Duh.

Senator Lamar Alexander of Tennessee, the current chairman of the Senate education committee, has recently proposed the Student Loan Repayment and FAFSA Simplification Act, a piece of legislation that would allow students with no income to forgo federal student loan repayments. His recommendations, which he developed with bipartisan support, would also simplify the FAFSA and reduce the number of federal loan repayment options from nine to two.

Senator Outlines Student Loan Relief in New Proposal

July 30, 2020 11:49 AM
by Izzy Hall
Senator Lamar Alexander of Tennessee, the current chairman of the Senate education committee, has recently proposed the Student Loan Repayment and FAFSA Simplification Act, a piece of legislation
Have your financial circumstances changed due to COVID-19? You’re not alone. Many students and their families have faced unemployment, reduced job hours and general loss of economic stability in the wake of the pandemic. And as the FAFSA determines your Expected Family Contribution (EFC) based on income from the previous year, students may have greater financial need now than they did when they initially filed for federal aid. Unfortunately, the deadline to submit the FAFSA passed at the end of June. However, it is not too late to appeal your student financial aid from your chosen institution.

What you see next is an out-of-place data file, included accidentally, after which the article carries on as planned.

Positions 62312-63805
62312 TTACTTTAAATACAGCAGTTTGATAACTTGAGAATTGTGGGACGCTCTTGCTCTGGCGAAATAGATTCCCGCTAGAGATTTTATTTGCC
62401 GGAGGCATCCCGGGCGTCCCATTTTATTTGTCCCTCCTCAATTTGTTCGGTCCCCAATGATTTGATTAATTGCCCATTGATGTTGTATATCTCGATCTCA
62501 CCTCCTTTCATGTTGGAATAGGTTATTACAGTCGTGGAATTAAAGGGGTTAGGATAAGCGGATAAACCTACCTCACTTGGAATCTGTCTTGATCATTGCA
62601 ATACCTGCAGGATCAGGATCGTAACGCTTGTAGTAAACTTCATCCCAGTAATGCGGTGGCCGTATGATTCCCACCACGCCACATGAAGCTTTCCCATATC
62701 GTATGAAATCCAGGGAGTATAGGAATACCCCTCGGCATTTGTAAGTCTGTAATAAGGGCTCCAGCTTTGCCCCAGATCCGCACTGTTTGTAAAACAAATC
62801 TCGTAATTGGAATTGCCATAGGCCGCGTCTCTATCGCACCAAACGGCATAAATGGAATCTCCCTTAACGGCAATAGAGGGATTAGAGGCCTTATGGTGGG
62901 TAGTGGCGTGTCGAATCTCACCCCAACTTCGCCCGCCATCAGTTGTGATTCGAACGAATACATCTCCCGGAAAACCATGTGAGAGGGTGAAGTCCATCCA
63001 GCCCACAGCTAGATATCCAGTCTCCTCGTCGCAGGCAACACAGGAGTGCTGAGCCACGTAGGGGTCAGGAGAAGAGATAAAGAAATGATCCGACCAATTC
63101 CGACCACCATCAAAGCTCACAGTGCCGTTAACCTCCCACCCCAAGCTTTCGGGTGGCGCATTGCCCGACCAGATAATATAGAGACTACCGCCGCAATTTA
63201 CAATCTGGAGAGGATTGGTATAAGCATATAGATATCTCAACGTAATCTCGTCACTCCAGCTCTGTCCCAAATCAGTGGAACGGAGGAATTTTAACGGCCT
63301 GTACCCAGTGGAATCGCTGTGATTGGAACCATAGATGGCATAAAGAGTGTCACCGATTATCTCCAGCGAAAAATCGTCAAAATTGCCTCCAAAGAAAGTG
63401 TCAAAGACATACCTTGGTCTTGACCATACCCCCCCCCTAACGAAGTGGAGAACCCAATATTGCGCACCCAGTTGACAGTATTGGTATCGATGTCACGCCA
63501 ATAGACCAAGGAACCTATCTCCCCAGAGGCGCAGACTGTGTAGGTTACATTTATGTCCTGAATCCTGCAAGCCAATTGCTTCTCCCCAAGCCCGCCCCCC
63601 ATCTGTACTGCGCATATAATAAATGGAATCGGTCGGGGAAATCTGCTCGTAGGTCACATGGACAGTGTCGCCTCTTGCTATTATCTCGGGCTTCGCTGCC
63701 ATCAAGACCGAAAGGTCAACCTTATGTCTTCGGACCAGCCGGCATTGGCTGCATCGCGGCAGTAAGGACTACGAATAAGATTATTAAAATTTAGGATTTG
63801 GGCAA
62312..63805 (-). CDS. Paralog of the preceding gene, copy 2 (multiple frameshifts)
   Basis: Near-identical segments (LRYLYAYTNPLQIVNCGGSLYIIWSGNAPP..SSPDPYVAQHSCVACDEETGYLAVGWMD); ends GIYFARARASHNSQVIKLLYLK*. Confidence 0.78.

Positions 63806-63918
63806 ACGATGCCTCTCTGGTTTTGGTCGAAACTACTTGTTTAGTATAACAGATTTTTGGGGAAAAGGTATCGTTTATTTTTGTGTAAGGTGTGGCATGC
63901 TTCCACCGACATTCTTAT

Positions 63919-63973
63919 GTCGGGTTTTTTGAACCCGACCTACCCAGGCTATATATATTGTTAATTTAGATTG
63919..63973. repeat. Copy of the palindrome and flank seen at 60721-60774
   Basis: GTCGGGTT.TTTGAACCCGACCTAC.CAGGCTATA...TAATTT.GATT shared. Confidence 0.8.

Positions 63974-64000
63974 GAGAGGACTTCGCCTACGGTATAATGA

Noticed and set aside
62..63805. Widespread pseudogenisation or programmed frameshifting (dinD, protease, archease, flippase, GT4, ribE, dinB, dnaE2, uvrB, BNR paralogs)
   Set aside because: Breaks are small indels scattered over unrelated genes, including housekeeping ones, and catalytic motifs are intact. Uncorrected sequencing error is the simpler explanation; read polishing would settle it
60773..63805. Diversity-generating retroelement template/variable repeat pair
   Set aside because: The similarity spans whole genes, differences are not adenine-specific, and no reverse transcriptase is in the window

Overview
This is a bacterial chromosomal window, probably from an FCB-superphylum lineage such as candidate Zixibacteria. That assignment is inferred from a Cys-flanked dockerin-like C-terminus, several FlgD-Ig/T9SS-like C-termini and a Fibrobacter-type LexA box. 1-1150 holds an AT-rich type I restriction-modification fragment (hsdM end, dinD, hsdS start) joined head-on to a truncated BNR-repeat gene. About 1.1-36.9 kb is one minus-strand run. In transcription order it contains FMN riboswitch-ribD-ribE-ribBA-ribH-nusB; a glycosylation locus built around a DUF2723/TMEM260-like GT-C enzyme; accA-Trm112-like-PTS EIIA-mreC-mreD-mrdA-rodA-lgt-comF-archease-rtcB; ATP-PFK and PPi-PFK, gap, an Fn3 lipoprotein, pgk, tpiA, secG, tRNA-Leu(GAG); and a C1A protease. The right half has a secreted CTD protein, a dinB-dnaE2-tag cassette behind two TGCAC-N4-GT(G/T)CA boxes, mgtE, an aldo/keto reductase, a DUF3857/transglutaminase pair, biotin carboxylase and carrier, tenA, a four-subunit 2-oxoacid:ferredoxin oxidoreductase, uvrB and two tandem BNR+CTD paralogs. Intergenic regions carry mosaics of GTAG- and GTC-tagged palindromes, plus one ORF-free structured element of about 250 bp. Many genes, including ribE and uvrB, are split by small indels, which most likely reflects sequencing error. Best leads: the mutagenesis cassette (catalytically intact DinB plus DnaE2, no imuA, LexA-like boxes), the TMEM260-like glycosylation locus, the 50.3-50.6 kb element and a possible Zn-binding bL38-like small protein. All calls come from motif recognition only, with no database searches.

It’s Not Too Late: Guide to Appealing Financial Aid

July 28, 2020 1:20 PM
by Izzy Hall
Have your financial circumstances changed due to COVID-19? You’re not alone. Many students and their families have faced unemployment, reduced job hours and general loss of economic stability in the
The FAFSA is a critical tool for both applying to colleges and applying to scholarships – in fact, need-based scholarships often require that you submit the FAFSA as part of your application. So, in a time of economic uncertainty caused by the coronavirus pandemic, it’s surprising to learn that many low-income and minority students did not submit the FAFSA for the upcoming academic year even though they would’ve been eligible for federal aid. At Scholarships.com, we don’t want students to miss out on any form of college financial aid. Applications for the next academic year will open soon, so get prepared by reviewing these FAFSA facts.